As the world reels from deaths and illnesses due to COVID-19, the race is on for an effective, safe and long-lasting vaccine to help the human body block the novel coronavirus SARS-CoV-2. Several promising vaccines are already working their way through Phase 3, the final stage of clinical evaluation. The world remains optimistic that we will have one or more vaccines that will prove to be safe and effective by January 2021.
But, as encouraging as the early data has been, uncertainty has loomed over whether vaccines that appear effective and safe in developing antibodies in younger adults will work equally well for the geriatric population. It’s a critical issue given that older individuals are also at greater risk for a life-threatening illness if they do get affected from COVID-19.
Current Therapeutic Developments for COVID-19
Due to swift action taken by regulatory authorities, academic institutions, and pharmaceutical companies, various COVID-19 vaccines and therapeutic candidates have already emerged. These efforts continue to involve countless researchers, support staff, and others who are tirelessly working to understand the virus and develop ways to combat it. Current approaches include everything from traditional vaccines to cutting edge nucleic acid-based therapies and even repurposing certain existing drugs that might prove beneficial. While the development of COVID-19 vaccines and therapeutics is still in its infancy, here we highlight the efforts of some companies seeking innovative solutions to the current crisis;
Further, Moderna, Inc., is working closely with the U.S. National Institutes of Health, Moderna’s platform-based therapy (mRNA1273) has materialized to be a promising option, and the company has begun recruiting for a Phase I clinical trial. The company’s approach is distinctive in that manner, instead of using dead or weakened viruses like traditional vaccines, Moderna is using messenger RNAs (mRNAs). Once administered, these mRNAs will direct a vaccine recipient’s cells to produce proteins that mimic a spike protein that SARSCoV-2 uses to gain entry into host cells. The aim is that these proteins will elicit an immune response that will protect the recipient patient from future infection with the COVID-19 virus. The company has already produced clinical trial-ready batches of its product and at the same time is conducting necessary pre-clinical studies in animals and recruiting human volunteers for safety trials.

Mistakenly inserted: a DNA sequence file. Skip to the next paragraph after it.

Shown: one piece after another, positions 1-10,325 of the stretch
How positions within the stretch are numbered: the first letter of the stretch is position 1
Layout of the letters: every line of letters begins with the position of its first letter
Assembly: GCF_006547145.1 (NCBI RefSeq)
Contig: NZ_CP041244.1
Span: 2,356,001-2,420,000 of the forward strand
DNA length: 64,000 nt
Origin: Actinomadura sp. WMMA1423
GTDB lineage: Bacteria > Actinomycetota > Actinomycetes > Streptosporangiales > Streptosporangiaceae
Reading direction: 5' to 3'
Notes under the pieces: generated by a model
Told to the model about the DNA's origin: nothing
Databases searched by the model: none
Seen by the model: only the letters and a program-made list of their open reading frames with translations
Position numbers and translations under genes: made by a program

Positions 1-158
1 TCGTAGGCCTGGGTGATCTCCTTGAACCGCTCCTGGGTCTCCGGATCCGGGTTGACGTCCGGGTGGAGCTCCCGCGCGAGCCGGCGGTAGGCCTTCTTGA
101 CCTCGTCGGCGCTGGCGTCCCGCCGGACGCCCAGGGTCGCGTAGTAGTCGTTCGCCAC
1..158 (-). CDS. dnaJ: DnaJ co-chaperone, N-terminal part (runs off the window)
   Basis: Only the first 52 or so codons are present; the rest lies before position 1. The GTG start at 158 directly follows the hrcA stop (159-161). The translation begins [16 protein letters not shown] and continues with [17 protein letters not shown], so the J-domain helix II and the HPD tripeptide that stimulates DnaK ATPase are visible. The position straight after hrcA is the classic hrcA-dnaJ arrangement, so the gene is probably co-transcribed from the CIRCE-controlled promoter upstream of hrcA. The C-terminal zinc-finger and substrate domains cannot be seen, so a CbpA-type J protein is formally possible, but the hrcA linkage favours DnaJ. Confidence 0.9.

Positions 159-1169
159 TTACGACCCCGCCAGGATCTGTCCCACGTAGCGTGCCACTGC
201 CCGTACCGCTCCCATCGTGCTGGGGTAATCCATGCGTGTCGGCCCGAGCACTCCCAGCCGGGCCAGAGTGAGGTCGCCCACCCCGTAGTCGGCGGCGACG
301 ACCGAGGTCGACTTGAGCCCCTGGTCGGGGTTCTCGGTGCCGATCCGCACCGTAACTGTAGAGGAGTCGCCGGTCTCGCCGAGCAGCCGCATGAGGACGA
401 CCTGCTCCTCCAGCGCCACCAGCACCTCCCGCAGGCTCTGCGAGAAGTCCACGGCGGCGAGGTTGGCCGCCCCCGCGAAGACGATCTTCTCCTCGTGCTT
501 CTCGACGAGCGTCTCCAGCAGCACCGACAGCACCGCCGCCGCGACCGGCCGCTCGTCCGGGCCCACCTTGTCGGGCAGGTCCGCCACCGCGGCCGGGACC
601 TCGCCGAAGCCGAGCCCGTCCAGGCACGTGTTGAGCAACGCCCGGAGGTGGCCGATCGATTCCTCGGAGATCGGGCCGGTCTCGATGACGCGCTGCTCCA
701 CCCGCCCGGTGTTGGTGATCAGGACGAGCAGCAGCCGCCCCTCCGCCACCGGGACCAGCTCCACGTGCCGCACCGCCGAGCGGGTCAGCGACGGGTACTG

Moreover, on Wednesday, November 18, 2020 Pfizer Inc., announced after conducting the final potency analysis in their ongoing Phase 3 study, their mRNA-based COVID-19 vaccine candidate, BNT162b2, met all of the study’s primary efficiency endpoints. Analysis of the data indicates a vaccine success rate of 95% in participants without prior SARS-CoV-2 infection and also in participants with and without prior SARS-CoV-2 infection in each case measured from 7 days after the second dose.
Moreover, the companies announced that the safety measures required by the U.S. Food and Drug Administration (FDA) for Emergency Use Authorization (EUA) has been attained. Pfizer and BioNTech propose to submit a request within days to the FDA for a EUA based on the totality of safety and potency data collected to date, as well as manufacturing data associating to the quality and consistency of the vaccine. This data will also be submitted to other regulatory agencies around the world.
This study will mark an important step in the Covid-19 journey to bring ahead a vaccine capable of helping the world fight Covid-19 pandemic. Further, based on projections, the companies anticipate to produce globally up to 50 million vaccine doses in 2020 and up to 1.3 billion doses by the end of 2021. Pfizer’s facilities that are a part of the manufacturing and supply chain are; St. Louis, MO; Andover, MA; and Kalamazoo, MI in the U.S.; and Puurs in Belgium. BioNTech’s German sites will support global supply.